“Dude, you gotta go there. You know what I’m gonna say – you gotta do it. You gotta make it bad – take the bad stuff and make it the worst. What are you stopping yourself from doing? What is the block? Well, put that to the front and revel in it – make it enormous – make it everything – let it take over”
February started with a trip to London for a workshop led by performance artist Stacy Makishi. Part of my plans for my Team Effort time are to engage with Queerness and performance and Stacy’s work fits into this research. The workshop was also a chance to get back into making after spending a lot of time planning and doing admin – not the most exciting part of my practice.
The workshop was called Killing Time and was described thus:
“A masterclass by Stacy Makishi for artists working in any form.
Stacy Makishi is a Baaadaaaasss and she wants to kill some time / with you.
Do you have ideas for performance that you kill before they’re born? Then Killing Time is the workshop for you. Drawing inspiration from the 1970s film genre Blaxploitation, here’s a workshop that gets down and feels the funk.
Killing Time helps you:
Move faster than think
Write quicker than edit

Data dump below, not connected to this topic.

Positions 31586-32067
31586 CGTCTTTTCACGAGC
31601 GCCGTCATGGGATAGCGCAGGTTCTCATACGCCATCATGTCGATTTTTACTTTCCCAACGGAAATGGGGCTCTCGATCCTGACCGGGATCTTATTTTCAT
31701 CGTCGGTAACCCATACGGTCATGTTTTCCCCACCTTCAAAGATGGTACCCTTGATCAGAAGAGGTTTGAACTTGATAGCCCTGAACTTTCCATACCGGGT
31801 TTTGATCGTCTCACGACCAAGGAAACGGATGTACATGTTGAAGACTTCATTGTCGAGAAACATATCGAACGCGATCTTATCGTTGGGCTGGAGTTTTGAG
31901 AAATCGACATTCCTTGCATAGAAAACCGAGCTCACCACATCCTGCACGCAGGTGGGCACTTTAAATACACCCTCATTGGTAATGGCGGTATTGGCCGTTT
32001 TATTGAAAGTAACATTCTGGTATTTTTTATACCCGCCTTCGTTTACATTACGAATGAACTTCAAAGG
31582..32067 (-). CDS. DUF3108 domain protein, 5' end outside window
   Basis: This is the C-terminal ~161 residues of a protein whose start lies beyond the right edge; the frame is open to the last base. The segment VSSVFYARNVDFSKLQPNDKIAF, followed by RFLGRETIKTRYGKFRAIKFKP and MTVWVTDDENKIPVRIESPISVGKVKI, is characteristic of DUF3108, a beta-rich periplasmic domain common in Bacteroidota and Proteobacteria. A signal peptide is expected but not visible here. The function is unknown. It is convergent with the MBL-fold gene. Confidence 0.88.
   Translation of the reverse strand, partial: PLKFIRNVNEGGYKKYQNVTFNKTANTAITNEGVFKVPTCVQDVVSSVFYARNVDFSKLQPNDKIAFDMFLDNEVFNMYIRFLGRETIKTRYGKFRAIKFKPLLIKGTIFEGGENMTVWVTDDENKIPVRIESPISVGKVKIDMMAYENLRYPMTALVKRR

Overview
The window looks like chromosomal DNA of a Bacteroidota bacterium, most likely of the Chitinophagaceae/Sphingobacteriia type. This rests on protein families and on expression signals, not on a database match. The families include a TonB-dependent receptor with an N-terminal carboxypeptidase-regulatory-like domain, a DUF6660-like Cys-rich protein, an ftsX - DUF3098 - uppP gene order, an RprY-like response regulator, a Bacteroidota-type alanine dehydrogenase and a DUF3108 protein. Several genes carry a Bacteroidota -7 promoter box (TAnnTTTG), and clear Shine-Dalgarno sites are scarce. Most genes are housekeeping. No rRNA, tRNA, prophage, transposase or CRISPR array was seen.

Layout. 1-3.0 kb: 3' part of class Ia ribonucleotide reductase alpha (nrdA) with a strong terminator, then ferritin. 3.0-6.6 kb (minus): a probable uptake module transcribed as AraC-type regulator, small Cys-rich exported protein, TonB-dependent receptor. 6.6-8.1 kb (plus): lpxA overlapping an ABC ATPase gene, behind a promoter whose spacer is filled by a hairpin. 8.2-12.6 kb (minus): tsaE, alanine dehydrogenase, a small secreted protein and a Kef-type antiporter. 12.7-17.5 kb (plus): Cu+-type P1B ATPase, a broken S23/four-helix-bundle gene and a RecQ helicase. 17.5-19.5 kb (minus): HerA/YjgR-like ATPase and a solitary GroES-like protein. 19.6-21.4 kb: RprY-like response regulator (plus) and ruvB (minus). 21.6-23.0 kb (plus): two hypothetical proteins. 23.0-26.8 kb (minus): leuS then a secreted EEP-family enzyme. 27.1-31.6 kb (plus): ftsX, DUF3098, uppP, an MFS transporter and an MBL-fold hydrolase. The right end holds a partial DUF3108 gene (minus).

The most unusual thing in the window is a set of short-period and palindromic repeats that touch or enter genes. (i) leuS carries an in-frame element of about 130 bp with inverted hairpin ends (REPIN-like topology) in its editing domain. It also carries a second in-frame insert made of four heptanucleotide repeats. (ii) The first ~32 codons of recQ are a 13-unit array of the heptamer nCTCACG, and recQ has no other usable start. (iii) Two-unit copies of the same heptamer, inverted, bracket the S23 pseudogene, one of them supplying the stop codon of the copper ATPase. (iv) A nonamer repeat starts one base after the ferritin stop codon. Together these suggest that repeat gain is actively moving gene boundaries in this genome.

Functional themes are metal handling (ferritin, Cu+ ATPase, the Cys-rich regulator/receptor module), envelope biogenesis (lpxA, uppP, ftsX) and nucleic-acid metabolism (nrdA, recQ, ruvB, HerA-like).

Create faster than critique
Killing Time will explore identity in its full frontal glory and is open to artists willing to try out new ideas and walk into the unknown.”
On the workshop we were invited:
to dig deep down into the shit and wallow in it
To think of and create the worst, the absolute worst performance for yourself, to see what you’re scared of
To make the performance you’ve always wanted to make but have stopped yourself from doing
To recognise your default position as an artist and reject it and replace it with the best version of yourself
To take what you hate in performance and run with it, hybridise it, create something monstrous with it
To enjoy the pain of the expectations you have for yourself and your work and those expectations that you sense from outside
To go into the cringe
It was a very invigorating weekend with some great artists, although there were a lot of people who were really at the beginning of their careers which made it difficult to go very deep into the work. But it got me back into the mode of making and discovering through making rather than planning and creating a space for work to exist, which often takes up my time.
The challenge is to make space and time to engage with this kind of improvisation. When I’m working on my own it makes sense to answer emails, make plans, update social media, do some writing, make some to-do lists. But these aren’t strictly speaking my practice. They should be supporting the ideas that come through creating and experimenting performatively.
The other main thing I take from the workshop is Stacy’s generosity and passion for working with the participants. It excites her and fulfils her to try to get to grips with each artist, whatever stage they’re at, and to help them break through a block and open up their practice. It inspires me to be generous with the younger artists that I come into contact with and to be confident that my experience means I have something to share with them. It also makes me realise that there are great artists out there who might be able to help me from time to time, so I need to have a think about that…